| Michael Ford|
| 28 July 1920 (1920-07-28) Overton, Hampshire|
June 16, 2005, Winchester, United Kingdom
Goldsmiths, University of London
Michael Ford (artist) Wikipedia
Michael Ford (28 July 1920–16 June 2005) was an English artist who worked in several media and whose paintings often have a somewhat naive quality coupled with elements of minute, detailed observation.
Ford was the son of a former Army major who was a farmer and the managing director of a seed merchant business at Overton near Winchester. Ford was born deaf as a result of his mother contracting rubella while pregnant. His mother ran a 'Home School' on the family farm which Ford attended, before studying art at Goldsmiths' College between 1937 and 1940.
In May 1940, Ford joined the Local Defence Volunteers, which soon became the Home Guard and also worked three days per week as a coal miner whilst also doing farm work. He learnt to ride a motorbike and became a dispatch rider. Ford continued to paint and submitted a number of pictures to the War Artists' Advisory Committee, WAAC. The first to be accepted by WAAC was Home Guards Brewing Tea just before Dawn which Ford had first sketched in a shepherd's hut whilst waiting to go on Home Guard duty. A submission in May 1941 of a painting of a Land Girl was refused, but in July 1941 WAAC accepted War Weapons Week in a Country Town and included it in their ongoing National Gallery exhibition. A reproduction of the painting was included in Eric Newton's 1945 book War Through Artists' Eyes. Ford continued with his Home Guard duties and farm work and in February 1942 submitted another picture to WAAC. This oil painting, Italian Prisoners-of-war Working on the Land, was purchased by WAAC for fifteen guineas and was one of the few depictions of prisoners of war at work acquired by WAAC. Ford also designed a poster featuring a Land Girl with the slogan "Are you working of shirking ? More women are needed".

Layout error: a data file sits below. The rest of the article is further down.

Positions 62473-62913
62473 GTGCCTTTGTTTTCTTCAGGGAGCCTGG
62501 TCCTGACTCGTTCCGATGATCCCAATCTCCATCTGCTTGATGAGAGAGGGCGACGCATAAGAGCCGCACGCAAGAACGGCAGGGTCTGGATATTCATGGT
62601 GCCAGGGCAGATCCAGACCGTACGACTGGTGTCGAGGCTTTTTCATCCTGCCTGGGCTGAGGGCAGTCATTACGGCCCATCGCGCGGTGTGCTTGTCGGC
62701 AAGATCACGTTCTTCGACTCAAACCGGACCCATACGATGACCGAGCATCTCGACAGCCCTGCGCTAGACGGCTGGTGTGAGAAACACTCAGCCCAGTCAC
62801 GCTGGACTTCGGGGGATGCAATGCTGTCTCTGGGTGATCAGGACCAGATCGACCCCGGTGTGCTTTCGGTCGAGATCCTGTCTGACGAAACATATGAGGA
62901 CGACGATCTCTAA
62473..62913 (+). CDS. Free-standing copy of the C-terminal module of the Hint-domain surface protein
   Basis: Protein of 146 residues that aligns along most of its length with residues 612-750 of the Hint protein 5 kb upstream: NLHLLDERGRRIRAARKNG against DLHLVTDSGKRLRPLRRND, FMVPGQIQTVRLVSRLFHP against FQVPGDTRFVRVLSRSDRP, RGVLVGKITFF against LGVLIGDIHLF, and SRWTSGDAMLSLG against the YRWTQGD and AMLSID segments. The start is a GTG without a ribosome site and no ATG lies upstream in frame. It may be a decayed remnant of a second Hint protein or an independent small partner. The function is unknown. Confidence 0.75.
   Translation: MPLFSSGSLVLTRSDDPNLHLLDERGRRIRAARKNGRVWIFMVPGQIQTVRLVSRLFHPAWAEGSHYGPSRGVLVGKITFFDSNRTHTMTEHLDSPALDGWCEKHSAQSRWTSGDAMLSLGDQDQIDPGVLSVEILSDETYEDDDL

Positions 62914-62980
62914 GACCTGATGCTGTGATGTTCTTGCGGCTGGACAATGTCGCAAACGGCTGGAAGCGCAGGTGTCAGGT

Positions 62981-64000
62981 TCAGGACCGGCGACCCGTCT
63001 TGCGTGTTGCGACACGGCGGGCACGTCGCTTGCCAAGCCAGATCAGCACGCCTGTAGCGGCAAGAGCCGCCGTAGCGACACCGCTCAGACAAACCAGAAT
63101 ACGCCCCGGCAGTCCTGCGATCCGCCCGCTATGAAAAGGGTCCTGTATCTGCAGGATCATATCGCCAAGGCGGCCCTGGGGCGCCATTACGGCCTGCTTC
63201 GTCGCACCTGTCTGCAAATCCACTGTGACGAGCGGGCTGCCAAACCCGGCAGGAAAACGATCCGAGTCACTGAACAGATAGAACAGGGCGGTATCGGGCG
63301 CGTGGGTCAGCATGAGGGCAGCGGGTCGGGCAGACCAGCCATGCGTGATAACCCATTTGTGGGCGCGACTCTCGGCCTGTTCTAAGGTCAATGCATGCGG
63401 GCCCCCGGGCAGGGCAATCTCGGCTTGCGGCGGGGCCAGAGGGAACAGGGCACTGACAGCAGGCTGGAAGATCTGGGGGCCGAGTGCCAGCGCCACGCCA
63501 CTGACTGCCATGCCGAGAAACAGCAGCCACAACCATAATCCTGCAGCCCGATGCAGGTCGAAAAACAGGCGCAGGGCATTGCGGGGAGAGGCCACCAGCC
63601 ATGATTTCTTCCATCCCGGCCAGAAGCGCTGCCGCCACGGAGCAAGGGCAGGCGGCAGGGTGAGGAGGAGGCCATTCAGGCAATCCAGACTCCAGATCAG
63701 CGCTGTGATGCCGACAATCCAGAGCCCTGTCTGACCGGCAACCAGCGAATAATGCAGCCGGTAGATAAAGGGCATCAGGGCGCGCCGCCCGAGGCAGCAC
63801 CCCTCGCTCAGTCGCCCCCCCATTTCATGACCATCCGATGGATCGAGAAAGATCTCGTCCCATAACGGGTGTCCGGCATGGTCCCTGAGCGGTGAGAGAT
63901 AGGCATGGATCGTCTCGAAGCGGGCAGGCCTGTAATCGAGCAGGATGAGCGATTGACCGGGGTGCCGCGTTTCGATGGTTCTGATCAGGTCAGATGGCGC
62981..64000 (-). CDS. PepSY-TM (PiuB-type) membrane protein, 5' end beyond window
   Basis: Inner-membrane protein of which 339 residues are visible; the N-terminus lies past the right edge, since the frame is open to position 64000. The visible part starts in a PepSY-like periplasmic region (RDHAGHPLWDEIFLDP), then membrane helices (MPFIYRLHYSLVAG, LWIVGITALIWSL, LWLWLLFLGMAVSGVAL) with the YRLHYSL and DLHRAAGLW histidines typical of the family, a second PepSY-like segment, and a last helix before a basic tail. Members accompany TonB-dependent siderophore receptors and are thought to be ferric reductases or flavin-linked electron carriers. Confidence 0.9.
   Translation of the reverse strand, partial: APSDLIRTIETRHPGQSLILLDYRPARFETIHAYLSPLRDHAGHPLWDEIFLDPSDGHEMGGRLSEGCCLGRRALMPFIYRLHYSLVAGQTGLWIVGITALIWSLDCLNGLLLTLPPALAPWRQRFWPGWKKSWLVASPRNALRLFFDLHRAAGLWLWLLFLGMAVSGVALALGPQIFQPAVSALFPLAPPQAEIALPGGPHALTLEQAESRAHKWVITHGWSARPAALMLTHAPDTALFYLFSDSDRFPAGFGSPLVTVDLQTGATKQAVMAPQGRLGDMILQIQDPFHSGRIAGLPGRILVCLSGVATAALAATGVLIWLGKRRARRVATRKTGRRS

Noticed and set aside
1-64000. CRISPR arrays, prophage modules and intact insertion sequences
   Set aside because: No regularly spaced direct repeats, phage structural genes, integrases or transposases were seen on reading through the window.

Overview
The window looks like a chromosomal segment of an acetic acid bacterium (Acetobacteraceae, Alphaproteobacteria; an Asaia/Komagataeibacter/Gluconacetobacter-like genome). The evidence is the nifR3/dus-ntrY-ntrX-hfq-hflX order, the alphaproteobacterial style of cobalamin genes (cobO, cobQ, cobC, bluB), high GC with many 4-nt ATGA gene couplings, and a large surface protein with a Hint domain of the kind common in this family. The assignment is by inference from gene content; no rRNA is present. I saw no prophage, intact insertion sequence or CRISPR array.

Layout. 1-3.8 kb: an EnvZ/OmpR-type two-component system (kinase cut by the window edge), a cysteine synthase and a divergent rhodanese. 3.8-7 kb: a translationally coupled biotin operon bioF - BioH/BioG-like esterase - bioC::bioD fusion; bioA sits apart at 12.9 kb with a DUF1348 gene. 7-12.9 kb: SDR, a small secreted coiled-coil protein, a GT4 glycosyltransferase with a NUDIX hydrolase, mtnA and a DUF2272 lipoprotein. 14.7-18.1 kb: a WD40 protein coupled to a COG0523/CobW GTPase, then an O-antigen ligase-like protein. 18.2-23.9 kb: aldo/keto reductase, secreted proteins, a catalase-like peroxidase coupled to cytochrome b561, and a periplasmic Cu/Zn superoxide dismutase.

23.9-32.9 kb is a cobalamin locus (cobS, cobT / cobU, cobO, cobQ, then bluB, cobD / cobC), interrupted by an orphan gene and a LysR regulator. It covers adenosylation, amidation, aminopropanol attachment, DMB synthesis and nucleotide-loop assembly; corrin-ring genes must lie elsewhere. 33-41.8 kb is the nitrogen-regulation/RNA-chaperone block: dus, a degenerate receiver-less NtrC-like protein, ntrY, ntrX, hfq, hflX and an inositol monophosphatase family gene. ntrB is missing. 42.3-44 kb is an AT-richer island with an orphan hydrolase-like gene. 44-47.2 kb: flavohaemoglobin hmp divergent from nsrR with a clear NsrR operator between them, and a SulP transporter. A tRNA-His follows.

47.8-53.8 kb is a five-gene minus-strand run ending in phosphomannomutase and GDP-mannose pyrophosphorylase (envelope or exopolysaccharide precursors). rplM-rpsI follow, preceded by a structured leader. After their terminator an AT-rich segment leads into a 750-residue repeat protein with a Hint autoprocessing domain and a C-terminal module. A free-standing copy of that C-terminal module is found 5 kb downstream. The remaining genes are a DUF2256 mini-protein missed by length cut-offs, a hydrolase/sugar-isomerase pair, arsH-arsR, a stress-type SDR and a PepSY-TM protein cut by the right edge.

After the war, Ford had a long career as an artist and illustrator. He worked in many different media, pastels, ink, charcoal, watercolours and oil paint. He had works exhibited at the Royal Academy, with the Royal Society of Portrait Painters, with the New English Art Club, the Royal Society of British Artists and in the Paris Salon. Ford had a long-running contract with the magazine Farmers Weekly to portray a featured farmer or landowner. Ford died at Winchester in 2005.